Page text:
A Contemplation of Mixed Metaphors and Global Change

“Come gather ’round people
Wherever you roam
And admit that the waters
Around you have grown
And accept it that soon
You’ll be drenched to the bone
If your time to you
Is worth savin’
Then you better start swimmin’
Or you’ll sink like a stone
For the times they are a-changin’. “

– Bob Dylan, “The Times They Are A-changin’ “ (1964)


Oh Bob, if we only knew back then what we know now, maybe more people would have learned to swim. Thankfully, we have seen a lot of progress since 1964, in social justice (the ostensible subject of his song), and in environmental regulation and scientific understanding of global systems (the subject of this blog, believe it or not). It is clear that “the line it is drawn, the curse it is cast,” and major anthropogenic global change is inevitable, in the form of climate change, habitat loss, and biological invasions. Thankfully, we do not have to rely on Bob Dylan for clarity of mind or inspiration anymore. Scientific advances in measurement and modeling are better poised to advise us on how best to respond.

How will Earth’s systems respond to the pressures of anthropogenic global change? Well, according to the authors of a recent TREE paper by Brooks et al. (part of a special issue on planetary tipping points), the responses can be broken down into three categories, each more catastrophic than the last. Change will be a) monotonic, b) non-linear, or c) non-linear with hysteresis (irreversible change). Importantly, the latter two involve thresholds, or ‘tipping points’, which they define as “the critical point at which strong nonlinearities appear in the relationship between ecosystem attributes 3 types of changeand drivers.”(pg. 396) These can be viewed as ‘points of no return’ beyond which an ecosystem is irreparably degraded. There are many historical examples on multiple scales. Examples include reversal of the Atlantic thermohaline circulation due to fluxes of surface freshwater, and the destruction of coral reefs due to ocean acidification. In both cases, a gradual increase of an important driver eventually led to a tipping point.

These examples seem feasible, but Brooks et al. ask whether such tipping points exist in the entire terrestrial biosphere. Do we stand at the threshold of dramatic shifts in Earth’s biota, and can a dramatic change in one part of the planet cause a ripple effect across the entire planet?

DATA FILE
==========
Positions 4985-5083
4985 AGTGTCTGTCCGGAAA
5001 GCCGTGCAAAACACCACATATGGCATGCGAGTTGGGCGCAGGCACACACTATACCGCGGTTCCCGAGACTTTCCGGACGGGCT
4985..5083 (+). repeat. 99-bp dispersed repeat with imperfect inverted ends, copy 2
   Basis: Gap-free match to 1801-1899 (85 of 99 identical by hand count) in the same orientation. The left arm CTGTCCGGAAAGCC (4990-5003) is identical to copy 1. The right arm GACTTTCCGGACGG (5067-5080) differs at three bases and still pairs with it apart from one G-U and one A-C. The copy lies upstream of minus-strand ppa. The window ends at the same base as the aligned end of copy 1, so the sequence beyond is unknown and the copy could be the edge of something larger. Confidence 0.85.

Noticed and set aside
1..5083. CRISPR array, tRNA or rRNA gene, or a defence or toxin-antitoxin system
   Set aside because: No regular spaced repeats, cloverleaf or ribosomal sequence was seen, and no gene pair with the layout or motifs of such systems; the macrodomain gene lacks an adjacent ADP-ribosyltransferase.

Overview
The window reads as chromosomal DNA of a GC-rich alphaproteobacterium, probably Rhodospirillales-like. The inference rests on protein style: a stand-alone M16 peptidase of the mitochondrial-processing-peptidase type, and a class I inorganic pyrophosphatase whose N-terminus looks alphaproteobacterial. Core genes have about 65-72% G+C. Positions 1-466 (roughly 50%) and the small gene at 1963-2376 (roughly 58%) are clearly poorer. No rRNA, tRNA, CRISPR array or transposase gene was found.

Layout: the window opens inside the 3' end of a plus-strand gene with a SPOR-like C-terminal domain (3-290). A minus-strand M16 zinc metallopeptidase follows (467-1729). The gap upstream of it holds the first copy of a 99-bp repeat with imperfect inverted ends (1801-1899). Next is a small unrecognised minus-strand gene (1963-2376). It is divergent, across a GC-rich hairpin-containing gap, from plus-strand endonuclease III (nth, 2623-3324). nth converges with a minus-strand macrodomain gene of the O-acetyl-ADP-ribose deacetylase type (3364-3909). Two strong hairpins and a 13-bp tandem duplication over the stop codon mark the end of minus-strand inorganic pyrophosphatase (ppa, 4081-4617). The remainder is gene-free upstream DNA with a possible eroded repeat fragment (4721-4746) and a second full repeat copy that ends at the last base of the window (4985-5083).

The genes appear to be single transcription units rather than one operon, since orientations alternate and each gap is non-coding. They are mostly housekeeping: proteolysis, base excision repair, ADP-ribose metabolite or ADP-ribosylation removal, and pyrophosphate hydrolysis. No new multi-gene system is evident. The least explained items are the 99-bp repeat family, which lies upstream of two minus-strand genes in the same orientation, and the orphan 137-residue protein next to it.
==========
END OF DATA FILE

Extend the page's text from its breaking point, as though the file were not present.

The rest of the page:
The authors think the answer is no. Obviously this is not a testable hypothesis, but thankfully they have articulated an argument for that conclusion. They examined four drivers of biotic change, and concluded that their impacts on global ecosystem attributes (community composition and diversity, ecosystem function) should not have a tipping point, based on three a priori criteria.

1. The four drivers they examined were: changes in climate and atmospheric CO2, land use change, habitat fragmentation, and global species richness.

2. The a priori criteria include a) ecosystem attributes should respond similarly to the same drivers across continents, b) continents should have strong and redundant biotic and abiotic connections, c) drivers should be consistent across continents. In their words, “if drivers and responses are spatially homogeneous or inter-regional or intercontinental connectivity is strong, ecological change might display a tipping-point pattern at a global scale.” (pg 397)

In other words, the global “line that is drawn” is a relatively straight one, a gradual decline toward a fully degraded biosphere. But still, the “waters around you have grown.” Without a tipping point, the reflex to protect the terrestrial biosphere may be less strong, but the curse is still cast.

Why do I like this paper?

1. It attempts to address a question that is certainly on everyone’s mind, scientists and non-scientists alike. They lay out a clear argument. I am not totally convinced that I buy their argument, but it is great starting point and it defines the terms well.

2. It harkens back to early ecology, when the theory was built on expositions of logical arguments backed up by observations and ideas, such as in the classic HSS paper. Many such theoretical arguments have been overturned with math and/or data, but many have simply been refined and remain solid at their core.

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One Response to A Contemplation of Mixed Metaphors and Global Change

  1. Casey terHorst says:

    Nice post, Tyler. I just had my Ecology students read HSS and discuss. It was met with a combination of “hmm, this seems like a nice theory” and “is this really what ecologists do??” 🙂

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